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Printed from https://www.Writing.Com/view/2167636
Rated: E · Essay · Contest Entry · #2167636
A story about me being a garbage man, inspired by a true aspiration I had as a kid.
Prompt: Think back to your childhood when someone would ask “what do you want to be when you grow up?” And write a story about how your life would be different if those crazy childhood dreams had come true.

Written for Pretty Pesky Prompts: "Pretty Pesky Prompts

I never did become a garbage man. Instead, I was a teacher, radiation safety tech, then a Soldier, but I put this under non-fiction because it's what I wanted to be.

I remember as a child, loving our garbage men...or as we are now called, Sanitation Engineers. They were so fun and friendly and I thought they had the greatest job in the world, visiting everyone's homes, not to mention, seeing all the cool stuff they throw out. And then there are the cookies and tips at Christmas. Who wouldn't think this was a dream job.

When I first announced my plans to be a garbage man, never mind I was a girl, my parents smiled and nodded, knowing I'd grow out of it. But I didn't. With twice weekly interactions with these friendly visitors, my love of them, and thus their job, only grew. Finally, as I was approaching my teenage years, I now realize my parents were probably becoming worried. I remember them talking to be about various jobs--Didn't I want to be a teacher? Veterinarians have fun jobs. I could become a scientist, if I wanted. At the time, I didn't think anything about it, but now I realize it was the beginning of their realization that this plan to be a garbage man was more than just a childhood thought. I planned to go through with it and this scared them.

As time progressed, I wasn't always able to visit with my mentors and heroes, but when I did, I soaked up everything they had to tell me from the points of safety to the interesting stories. Finally, my friends all began filling out college applications, but I didn't want to. Mom insisted, so I applied to two schools and got into both. She was thrilled...until I refused to go. I'd also submitted an application to the city's Department of Sanitation. They first turned me down, saying they couldn't hire a high school student for the job because of the hours.

After I graduated, I applied again. Again, I was turned down. I couldn't understand it until one night when in bed thinking. I suddenly realized that every garbage man I knew was just that--a garbage MAN. The following day I marched right back to the Department of Sanitation and told them of my revelation. The man I was speaking to, who would later become my boss, blushed. After some back and forth, we finally agreed that I could do a one month trial, then we would revisit the idea of hiring me.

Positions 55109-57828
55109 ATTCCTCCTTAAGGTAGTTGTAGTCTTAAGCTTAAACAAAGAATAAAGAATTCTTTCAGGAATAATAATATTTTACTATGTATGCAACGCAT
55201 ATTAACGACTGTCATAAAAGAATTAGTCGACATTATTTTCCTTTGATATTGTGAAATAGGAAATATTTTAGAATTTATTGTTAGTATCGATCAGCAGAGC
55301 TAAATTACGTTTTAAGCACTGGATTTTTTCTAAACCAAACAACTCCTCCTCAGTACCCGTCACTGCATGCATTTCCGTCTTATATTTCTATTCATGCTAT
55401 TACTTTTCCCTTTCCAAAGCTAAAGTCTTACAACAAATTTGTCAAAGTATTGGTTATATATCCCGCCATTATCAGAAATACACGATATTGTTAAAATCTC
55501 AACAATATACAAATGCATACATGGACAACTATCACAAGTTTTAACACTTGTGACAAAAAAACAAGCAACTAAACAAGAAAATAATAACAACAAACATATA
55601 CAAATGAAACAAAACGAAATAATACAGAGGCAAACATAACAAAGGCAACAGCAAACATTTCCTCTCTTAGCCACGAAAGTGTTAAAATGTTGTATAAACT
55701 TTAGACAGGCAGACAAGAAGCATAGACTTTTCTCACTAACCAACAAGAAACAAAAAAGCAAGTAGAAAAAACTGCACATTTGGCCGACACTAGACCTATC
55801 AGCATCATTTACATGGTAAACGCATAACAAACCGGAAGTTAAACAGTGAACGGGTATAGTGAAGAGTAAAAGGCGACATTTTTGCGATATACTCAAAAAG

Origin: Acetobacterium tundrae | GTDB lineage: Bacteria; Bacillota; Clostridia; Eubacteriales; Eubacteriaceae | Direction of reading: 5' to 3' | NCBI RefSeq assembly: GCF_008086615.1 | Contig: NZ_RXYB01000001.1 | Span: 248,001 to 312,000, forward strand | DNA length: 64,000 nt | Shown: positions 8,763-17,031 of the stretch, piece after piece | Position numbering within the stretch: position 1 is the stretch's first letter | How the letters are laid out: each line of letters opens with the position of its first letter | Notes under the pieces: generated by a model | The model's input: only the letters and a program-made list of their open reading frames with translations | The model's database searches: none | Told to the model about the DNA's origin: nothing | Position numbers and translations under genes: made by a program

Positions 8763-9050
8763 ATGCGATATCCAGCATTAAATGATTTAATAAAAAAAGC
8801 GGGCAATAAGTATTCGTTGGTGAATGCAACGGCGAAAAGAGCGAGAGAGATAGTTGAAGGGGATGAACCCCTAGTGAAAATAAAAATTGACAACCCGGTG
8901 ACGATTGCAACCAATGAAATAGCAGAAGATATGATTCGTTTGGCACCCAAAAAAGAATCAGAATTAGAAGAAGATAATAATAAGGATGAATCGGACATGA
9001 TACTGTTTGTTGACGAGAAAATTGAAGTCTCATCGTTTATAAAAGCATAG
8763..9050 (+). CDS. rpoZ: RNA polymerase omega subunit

Mom, virtually distraught by this point, prayed nightly that I'd hate my job or fail at my job or anything to turn me to another career. But I didn't hate it. Admittedly, at first the work was significantly harder than I realized. Getting up at 3 am took a bit of getting used to. The cans were extremely heavy. There were unfriendly people. Then there were the dogs...so many barking dogs. But as the month wore on, I got used to things and settled in to really enjoying my routine, though a little less so on the rainy days. I discovered a whole world of practically brand new things, just tossed out for seemingly no reason. It was a picker's paradise. I also grew to love and respect my co-workers more than ever before.

At the end of the month, while I'm pretty sure my boss wasn't thrilled with the outcome, it was agreed that I'd be hired. Mom actually cried when I told her...and not tears of joy. But I'd finally achieved my dream and I was on top of the world!

Over the years, there have been a lot of changes. I no longer get the tips or the cookies I used to. Though the cookies might not be a safe idea, in any event. People are recycling more and that's wonderful to see, but I truly wish they'd learn what and how to recycle. I continue the tradition of being a friendly garbage man, or now, Sanitation Engineer. I wave and say hello to everyone I see, putting on the broadest smiles for those who dash out with last minute trash as I'm dumping their can. But things are different now. It's not like when I was a child, dreaming of this job, or even like when I first started. But that's not all bad. The job is safer now and we have better equipment.

My family has come to accept my choice of careers. I get paid well and have good benefits. But I've noticed that when my mom introduces my brother, she always tacks on "he's a pilot." When she introduces me, I'm simply her daughter, Jody. I don't regret my choice, but I do wish people didn't look down on me for it. After all, who would haul away their trash if it weren't for me and my friends? What other things could I have done or should I have done with my life? I don't know. But I couldn't imagine doing anything else...except perhaps on the cold, rainy days.

Word Count: 817
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